CPSC Chairman’s Statement on Cadmium in Children’s Products

(Read the transcript or watch in Windows Media format. You can also download the video in Adobe Flash or Windows Media format)

The U.S. Consumer Product Safety Commission (CPSC) is moving swiftly to deal with the replacement of lead with cadmium in certain children’s products imported from China.

In a taped keynote speech to be delivered Tuesday to regulators at the APEC Toy Safety Initiative/Dialogue in Hong Kong, CPSC Chairman Inez Tenenbaum warns against the use of heavy metals, “especially cadmium,” in children’s products. While praising the removal of lead in children’s products, Tenenbaum encouraged manufactures in China to refrain from substituting cadmium, antimony or barium in place of lead.

“All of us should be committed to keeping hazardous or toxic levels of heavy metals out of surface coatings and substrates of toys and children’s products,” she says.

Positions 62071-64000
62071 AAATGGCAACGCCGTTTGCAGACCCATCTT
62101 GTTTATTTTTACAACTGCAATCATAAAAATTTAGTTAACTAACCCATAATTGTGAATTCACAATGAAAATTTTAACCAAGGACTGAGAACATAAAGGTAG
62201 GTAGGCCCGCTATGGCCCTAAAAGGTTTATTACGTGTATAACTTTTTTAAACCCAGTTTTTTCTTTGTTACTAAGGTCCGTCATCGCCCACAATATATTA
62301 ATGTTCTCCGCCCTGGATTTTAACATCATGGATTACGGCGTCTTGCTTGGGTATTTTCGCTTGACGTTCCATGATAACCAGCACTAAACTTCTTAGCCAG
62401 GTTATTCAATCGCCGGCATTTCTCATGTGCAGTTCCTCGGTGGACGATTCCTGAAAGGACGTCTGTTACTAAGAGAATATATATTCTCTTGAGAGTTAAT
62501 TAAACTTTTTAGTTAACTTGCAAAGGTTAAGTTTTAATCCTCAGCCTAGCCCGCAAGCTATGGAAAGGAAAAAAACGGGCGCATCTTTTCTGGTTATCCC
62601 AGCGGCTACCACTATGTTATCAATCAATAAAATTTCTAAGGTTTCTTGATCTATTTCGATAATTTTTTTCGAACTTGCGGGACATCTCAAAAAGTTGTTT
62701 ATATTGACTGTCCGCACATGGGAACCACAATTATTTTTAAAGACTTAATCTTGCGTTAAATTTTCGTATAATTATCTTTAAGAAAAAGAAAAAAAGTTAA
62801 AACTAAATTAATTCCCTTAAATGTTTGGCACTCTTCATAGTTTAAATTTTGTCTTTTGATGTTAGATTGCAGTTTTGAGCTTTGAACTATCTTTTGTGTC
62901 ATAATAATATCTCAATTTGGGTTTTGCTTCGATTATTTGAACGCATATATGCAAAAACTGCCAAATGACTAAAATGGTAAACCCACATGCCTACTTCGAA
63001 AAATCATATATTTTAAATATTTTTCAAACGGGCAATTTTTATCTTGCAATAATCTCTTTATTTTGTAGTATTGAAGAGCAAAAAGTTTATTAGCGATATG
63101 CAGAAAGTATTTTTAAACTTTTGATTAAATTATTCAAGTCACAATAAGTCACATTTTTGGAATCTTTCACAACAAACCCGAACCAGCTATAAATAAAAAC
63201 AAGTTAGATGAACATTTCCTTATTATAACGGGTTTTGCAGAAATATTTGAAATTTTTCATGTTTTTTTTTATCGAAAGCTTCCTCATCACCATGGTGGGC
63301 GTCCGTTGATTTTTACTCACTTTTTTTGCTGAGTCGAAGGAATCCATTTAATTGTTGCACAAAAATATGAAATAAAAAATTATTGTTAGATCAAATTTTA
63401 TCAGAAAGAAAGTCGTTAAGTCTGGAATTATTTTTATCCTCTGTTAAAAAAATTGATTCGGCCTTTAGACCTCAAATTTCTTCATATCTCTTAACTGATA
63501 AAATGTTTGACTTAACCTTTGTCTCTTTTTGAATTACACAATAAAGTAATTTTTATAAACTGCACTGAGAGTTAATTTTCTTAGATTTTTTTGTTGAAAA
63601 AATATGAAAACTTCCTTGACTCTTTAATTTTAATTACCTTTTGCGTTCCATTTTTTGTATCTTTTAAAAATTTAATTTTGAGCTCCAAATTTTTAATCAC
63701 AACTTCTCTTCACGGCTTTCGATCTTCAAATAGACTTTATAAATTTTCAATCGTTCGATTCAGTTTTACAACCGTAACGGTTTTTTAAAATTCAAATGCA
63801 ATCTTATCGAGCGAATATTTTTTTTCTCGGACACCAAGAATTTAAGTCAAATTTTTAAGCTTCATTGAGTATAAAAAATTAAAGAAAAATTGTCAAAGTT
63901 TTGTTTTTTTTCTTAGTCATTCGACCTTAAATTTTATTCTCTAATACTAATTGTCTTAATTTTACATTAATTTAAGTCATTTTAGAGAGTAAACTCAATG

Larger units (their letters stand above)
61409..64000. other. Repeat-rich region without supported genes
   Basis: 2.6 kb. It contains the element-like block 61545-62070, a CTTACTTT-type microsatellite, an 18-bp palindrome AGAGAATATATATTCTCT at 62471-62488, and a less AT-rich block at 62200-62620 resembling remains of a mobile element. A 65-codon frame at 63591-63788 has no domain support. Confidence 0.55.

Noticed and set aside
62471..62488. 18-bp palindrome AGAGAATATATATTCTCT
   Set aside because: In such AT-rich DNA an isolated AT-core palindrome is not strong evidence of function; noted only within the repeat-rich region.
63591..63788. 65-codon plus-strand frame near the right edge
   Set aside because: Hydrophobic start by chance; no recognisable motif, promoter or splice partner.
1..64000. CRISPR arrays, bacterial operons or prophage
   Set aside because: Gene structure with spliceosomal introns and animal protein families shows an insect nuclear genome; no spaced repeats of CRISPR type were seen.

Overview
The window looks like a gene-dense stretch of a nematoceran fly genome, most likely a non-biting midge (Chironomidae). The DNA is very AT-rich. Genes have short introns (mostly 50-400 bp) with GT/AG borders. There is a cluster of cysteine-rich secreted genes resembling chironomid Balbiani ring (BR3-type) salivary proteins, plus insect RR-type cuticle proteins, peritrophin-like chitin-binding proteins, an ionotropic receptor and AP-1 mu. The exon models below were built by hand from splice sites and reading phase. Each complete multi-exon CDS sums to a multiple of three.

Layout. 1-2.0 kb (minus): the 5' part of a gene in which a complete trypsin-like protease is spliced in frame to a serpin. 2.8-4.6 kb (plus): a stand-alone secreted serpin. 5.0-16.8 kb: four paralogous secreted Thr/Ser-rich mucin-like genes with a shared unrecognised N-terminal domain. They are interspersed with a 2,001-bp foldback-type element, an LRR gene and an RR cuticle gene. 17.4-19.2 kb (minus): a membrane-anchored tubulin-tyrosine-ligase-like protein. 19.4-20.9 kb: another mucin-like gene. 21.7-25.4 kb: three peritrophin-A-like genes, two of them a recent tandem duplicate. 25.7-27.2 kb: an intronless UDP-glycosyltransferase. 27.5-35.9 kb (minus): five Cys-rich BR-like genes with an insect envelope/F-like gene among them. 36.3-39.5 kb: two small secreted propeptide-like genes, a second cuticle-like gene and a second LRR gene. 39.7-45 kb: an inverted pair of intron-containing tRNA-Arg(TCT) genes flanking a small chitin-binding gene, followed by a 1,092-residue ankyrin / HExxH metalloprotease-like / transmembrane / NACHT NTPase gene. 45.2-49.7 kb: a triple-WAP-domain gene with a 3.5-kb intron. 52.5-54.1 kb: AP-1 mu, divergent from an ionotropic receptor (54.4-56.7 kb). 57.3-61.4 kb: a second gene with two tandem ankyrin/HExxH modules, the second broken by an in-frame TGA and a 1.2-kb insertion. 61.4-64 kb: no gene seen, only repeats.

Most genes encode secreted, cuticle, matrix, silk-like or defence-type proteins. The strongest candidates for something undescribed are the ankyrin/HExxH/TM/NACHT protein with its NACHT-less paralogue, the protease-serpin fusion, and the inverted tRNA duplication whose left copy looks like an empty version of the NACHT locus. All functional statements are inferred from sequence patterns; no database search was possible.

Later on in the speech, Tenenbaum notes that “Voluntary efforts will only take us so far.” She points out that CPSC staff has been working on testing protocols and lab accreditation rules for regulated children’s products. The agency will develop mandatory standards, as needed, to deal with heavy metals in children’s products.

CPSC staff has opened a formal investigation into children’s metal jewelry identified in a recent news story to determine the action CPSC needs to take to keep children safe.

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